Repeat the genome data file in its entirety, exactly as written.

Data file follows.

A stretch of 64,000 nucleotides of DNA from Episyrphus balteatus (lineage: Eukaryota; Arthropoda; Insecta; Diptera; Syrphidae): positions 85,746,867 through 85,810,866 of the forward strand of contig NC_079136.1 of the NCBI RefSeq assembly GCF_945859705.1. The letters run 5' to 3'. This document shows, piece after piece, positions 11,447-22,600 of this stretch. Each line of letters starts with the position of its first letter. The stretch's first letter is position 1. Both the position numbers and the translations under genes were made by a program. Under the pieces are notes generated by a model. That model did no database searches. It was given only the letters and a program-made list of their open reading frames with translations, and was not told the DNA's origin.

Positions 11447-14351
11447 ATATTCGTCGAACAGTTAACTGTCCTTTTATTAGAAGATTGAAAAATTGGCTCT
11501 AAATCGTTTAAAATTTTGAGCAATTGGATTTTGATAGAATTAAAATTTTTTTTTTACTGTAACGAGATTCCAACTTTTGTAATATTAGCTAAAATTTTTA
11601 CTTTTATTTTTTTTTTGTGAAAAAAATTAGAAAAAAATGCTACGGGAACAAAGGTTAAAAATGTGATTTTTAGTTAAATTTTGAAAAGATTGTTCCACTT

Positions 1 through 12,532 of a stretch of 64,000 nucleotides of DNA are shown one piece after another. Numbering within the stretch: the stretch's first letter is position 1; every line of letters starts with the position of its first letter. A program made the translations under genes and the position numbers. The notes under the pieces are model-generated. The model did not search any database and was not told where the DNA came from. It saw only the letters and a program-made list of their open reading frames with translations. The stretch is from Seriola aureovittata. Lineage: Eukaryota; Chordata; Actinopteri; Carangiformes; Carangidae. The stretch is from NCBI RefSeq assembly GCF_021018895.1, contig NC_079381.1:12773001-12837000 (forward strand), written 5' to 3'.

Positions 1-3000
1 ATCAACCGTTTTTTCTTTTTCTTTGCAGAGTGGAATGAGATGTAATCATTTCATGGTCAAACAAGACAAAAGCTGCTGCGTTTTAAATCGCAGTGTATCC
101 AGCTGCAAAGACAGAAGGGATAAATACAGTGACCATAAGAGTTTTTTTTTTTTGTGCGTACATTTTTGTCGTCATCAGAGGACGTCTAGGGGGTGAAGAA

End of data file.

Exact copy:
A stretch of 64,000 nucleotides of DNA from Episyrphus balteatus (lineage: Eukaryota; Arthropoda; Insecta; Diptera; Syrphidae): positions 85,746,867 through 85,810,866 of the forward strand of contig NC_079136.1 of the NCBI RefSeq assembly GCF_945859705.1. The letters run 5' to 3'. This document shows, piece after piece, positions 11,447-22,600 of this stretch. Each line of letters starts with the position of its first letter. The stretch's first letter is position 1. Both the position numbers and the translations under genes were made by a program. Under the pieces are notes generated by a model. That model did no database searches. It was given only the letters and a program-made list of their open reading frames with translations, and was not told the DNA's origin.

Positions 11447-14351
11447 ATATTCGTCGAACAGTTAACTGTCCTTTTATTAGAAGATTGAAAAATTGGCTCT
11501 AAATCGTTTAAAATTTTGAGCAATTGGATTTTGATAGAATTAAAATTTTTTTTTTACTGTAACGAGATTCCAACTTTTGTAATATTAGCTAAAATTTTTA
11601 CTTTTATTTTTTTTTTGTGAAAAAAATTAGAAAAAAATGCTACGGGAACAAAGGTTAAAAATGTGATTTTTAGTTAAATTTTGAAAAGATTGTTCCACTT

Positions 1 through 12,532 of a stretch of 64,000 nucleotides of DNA are shown one piece after another. Numbering within the stretch: the stretch's first letter is position 1; every line of letters starts with the position of its first letter. A program made the translations under genes and the position numbers. The notes under the pieces are model-generated. The model did not search any database and was not told where the DNA came from. It saw only the letters and a program-made list of their open reading frames with translations. The stretch is from Seriola aureovittata. Lineage: Eukaryota; Chordata; Actinopteri; Carangiformes; Carangidae. The stretch is from NCBI RefSeq assembly GCF_021018895.1, contig NC_079381.1:12773001-12837000 (forward strand), written 5' to 3'.

Positions 1-3000
1 ATCAACCGTTTTTTCTTTTTCTTTGCAGAGTGGAATGAGATGTAATCATTTCATGGTCAAACAAGACAAAAGCTGCTGCGTTTTAAATCGCAGTGTATCC
101 AGCTGCAAAGACAGAAGGGATAAATACAGTGACCATAAGAGTTTTTTTTTTTTGTGCGTACATTTTTGTCGTCATCAGAGGACGTCTAGGGGGTGAAGAA